Chaired by Georgina Born (Professor of Music and Anthropology, Oxford) with: Siobhan Keegan QC (President of the Family Bar Association of Northern Ireland)
5:15pm: Closing Remarks (Sara Ramshaw and Paul Stapleton)
Music by Han-earl Park, Catherine Sikora and Josh Sinton.
Recorded live, March 26, 2013 at Freddy’s Bar, Brooklyn.
Performance presented as part of On The Way Out curated by Michael Evans and Anders Nilsson.
Recorded by Don Mount.
The performers were Mark Trayle (electronics), Gascia Ouzounian (violin), Chris Brown (piano), Paul Stapleton (percussion), Dan Goren (trumpet), Don Nichols (percussion), Simon Rose (saxophone), Gustavo Aguilar (drums), Han-earl Park (guitar), Ulrich Mitzlaff (’cello), Tasos Stamou (zither), Dominic Lash (double bass), Christopher Williams (double bass), Nuno Rebelo (guitar), Richard Scott (synthesizer), Steven Davis (drums), Pedro Rebelo (piano), Justin Yang (saxophone) and Franziska Schroeder (saxophone). Shortly after the performance, I wrote:
Thanks in to the members of my local trio (as Richard pointed out, it’s very hard not to feel the pull of tribalism), Ulrich Mitzlaff and Gascia Ouzounian; to the emergent section leader of the neighboring trio Pedro Rebelo (with whom, during the rehearsal/trial run, I would share looks when things (creatively) self-destructed); to the Simon Rose-Dan Goren-Paul Stapleton unit which, in the best possible sense, seemed to have an agenda entirely their own; to the two bass players, Dom Lash and Christopher Williams, who entertained my left ear; to the remarkable drummers, Gustavo Aguilar and Steve Davis, who always knew, better than the rest of us put together, how to push/pull such a large ensemble during free play; to Franziska Schroeder for soaring over the group; Chris Brown for the asymmetrical hocket between Pedro, Justin and myself; to the electro-dudes, Mark Trayle and Richard Scott, who always sounded like themselves (especially the bass sample, Richard) and who generously gave visual/physical cues in relation to their performance; to the other guitarist, Nuno Rebelo, who artfully avoided collisions—I think we played well together, even if we rarely played at the same time; and to Justin Yang for creating, with Gustavo, that all too brief Shepp/Sanders moment—a moment of ascension—that helped to remind me what this was all about.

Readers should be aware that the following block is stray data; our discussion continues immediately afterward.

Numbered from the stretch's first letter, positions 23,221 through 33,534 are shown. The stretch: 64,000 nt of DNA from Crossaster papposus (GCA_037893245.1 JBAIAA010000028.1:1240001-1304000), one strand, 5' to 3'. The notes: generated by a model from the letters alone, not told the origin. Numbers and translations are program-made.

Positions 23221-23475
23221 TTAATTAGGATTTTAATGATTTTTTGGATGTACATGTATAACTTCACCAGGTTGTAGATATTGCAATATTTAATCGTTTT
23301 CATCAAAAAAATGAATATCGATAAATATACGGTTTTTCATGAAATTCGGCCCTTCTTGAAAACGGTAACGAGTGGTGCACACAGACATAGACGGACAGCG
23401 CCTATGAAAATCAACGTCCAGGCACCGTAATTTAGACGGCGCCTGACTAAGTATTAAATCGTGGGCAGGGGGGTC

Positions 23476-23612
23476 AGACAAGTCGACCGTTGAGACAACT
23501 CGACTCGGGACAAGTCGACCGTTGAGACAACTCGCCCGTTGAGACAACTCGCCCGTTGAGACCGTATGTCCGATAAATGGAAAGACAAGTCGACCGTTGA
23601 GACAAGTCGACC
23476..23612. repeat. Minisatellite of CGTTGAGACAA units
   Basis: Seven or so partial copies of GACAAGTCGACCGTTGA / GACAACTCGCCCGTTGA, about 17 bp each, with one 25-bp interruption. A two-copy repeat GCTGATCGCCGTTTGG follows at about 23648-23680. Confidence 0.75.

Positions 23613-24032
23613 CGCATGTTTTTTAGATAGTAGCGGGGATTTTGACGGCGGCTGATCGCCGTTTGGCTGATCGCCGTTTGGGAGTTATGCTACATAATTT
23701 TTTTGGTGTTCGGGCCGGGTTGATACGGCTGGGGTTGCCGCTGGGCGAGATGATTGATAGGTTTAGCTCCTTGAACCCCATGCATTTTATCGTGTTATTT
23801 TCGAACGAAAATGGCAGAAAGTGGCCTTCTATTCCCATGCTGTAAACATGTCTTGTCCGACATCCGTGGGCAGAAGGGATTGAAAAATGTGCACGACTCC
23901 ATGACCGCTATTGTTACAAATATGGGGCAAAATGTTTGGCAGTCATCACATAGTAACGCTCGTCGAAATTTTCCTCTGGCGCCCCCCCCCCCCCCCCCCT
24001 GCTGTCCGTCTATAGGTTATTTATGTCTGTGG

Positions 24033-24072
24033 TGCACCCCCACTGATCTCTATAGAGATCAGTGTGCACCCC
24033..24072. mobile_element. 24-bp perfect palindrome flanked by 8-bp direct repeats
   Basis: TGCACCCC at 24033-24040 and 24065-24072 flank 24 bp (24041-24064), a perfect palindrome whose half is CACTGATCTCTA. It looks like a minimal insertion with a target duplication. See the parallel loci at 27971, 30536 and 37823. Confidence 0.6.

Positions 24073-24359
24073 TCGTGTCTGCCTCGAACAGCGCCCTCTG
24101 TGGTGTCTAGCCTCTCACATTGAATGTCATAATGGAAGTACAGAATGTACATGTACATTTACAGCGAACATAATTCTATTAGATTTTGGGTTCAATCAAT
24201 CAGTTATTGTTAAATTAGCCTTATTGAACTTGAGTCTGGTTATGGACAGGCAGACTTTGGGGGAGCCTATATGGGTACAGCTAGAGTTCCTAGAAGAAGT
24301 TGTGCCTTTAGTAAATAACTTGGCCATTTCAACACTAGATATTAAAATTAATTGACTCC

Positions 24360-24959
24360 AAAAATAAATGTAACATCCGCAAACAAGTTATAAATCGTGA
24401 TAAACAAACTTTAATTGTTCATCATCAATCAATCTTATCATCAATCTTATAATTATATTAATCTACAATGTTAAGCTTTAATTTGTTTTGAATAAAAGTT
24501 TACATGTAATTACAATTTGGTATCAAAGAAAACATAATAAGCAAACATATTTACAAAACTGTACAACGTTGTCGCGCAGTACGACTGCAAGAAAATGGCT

And of course, thanks to Pedro, Steve and Franziska for hosting, organizing and inviting, and to Evan Parker for taking time to guide us and the music.
I feel privileged to have been part of a large ensemble of improvisers of that caliber… and to have, through necessity and accident, found myself seated in the ideal position on stage (right in the middle—between the two pianos, the two drummers). I’m still thinking through the implications of tactics within such a context (especially in open improvisation), and am itching to do it again. [Original article…]